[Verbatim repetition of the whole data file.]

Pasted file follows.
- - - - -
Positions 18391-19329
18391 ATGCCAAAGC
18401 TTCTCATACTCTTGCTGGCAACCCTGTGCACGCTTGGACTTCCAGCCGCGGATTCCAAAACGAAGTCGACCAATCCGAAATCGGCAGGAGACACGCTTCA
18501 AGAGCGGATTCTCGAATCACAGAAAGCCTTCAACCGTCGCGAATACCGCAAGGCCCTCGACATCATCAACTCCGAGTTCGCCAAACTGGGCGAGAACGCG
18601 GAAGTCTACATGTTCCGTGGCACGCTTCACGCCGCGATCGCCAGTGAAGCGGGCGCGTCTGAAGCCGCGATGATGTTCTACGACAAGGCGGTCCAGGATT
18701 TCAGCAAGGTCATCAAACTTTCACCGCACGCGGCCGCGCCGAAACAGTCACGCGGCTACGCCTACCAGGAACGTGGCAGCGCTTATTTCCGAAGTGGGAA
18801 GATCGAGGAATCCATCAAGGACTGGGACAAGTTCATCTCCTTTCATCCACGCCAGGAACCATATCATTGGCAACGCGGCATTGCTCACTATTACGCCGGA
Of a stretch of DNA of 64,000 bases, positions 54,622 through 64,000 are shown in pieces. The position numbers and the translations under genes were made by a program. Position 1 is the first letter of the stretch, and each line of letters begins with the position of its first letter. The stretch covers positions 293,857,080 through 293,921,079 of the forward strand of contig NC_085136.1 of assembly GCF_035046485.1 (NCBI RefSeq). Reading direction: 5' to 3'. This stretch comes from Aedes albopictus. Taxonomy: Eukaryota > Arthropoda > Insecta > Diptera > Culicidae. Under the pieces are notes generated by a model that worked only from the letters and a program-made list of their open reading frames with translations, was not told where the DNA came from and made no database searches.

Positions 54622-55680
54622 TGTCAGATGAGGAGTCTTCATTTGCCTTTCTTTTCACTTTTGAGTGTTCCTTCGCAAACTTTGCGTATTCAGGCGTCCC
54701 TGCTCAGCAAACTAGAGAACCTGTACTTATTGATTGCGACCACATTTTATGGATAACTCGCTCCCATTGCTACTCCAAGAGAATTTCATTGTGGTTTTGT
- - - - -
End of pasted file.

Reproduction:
Positions 18391-19329
18391 ATGCCAAAGC
18401 TTCTCATACTCTTGCTGGCAACCCTGTGCACGCTTGGACTTCCAGCCGCGGATTCCAAAACGAAGTCGACCAATCCGAAATCGGCAGGAGACACGCTTCA
18501 AGAGCGGATTCTCGAATCACAGAAAGCCTTCAACCGTCGCGAATACCGCAAGGCCCTCGACATCATCAACTCCGAGTTCGCCAAACTGGGCGAGAACGCG
18601 GAAGTCTACATGTTCCGTGGCACGCTTCACGCCGCGATCGCCAGTGAAGCGGGCGCGTCTGAAGCCGCGATGATGTTCTACGACAAGGCGGTCCAGGATT
18701 TCAGCAAGGTCATCAAACTTTCACCGCACGCGGCCGCGCCGAAACAGTCACGCGGCTACGCCTACCAGGAACGTGGCAGCGCTTATTTCCGAAGTGGGAA
18801 GATCGAGGAATCCATCAAGGACTGGGACAAGTTCATCTCCTTTCATCCACGCCAGGAACCATATCATTGGCAACGCGGCATTGCTCACTATTACGCCGGA
Of a stretch of DNA of 64,000 bases, positions 54,622 through 64,000 are shown in pieces. The position numbers and the translations under genes were made by a program. Position 1 is the first letter of the stretch, and each line of letters begins with the position of its first letter. The stretch covers positions 293,857,080 through 293,921,079 of the forward strand of contig NC_085136.1 of assembly GCF_035046485.1 (NCBI RefSeq). Reading direction: 5' to 3'. This stretch comes from Aedes albopictus. Taxonomy: Eukaryota > Arthropoda > Insecta > Diptera > Culicidae. Under the pieces are notes generated by a model that worked only from the letters and a program-made list of their open reading frames with translations, was not told where the DNA came from and made no database searches.

Positions 54622-55680
54622 TGTCAGATGAGGAGTCTTCATTTGCCTTTCTTTTCACTTTTGAGTGTTCCTTCGCAAACTTTGCGTATTCAGGCGTCCC
54701 TGCTCAGCAAACTAGAGAACCTGTACTTATTGATTGCGACCACATTTTATGGATAACTCGCTCCCATTGCTACTCCAAGAGAATTTCATTGTGGTTTTGT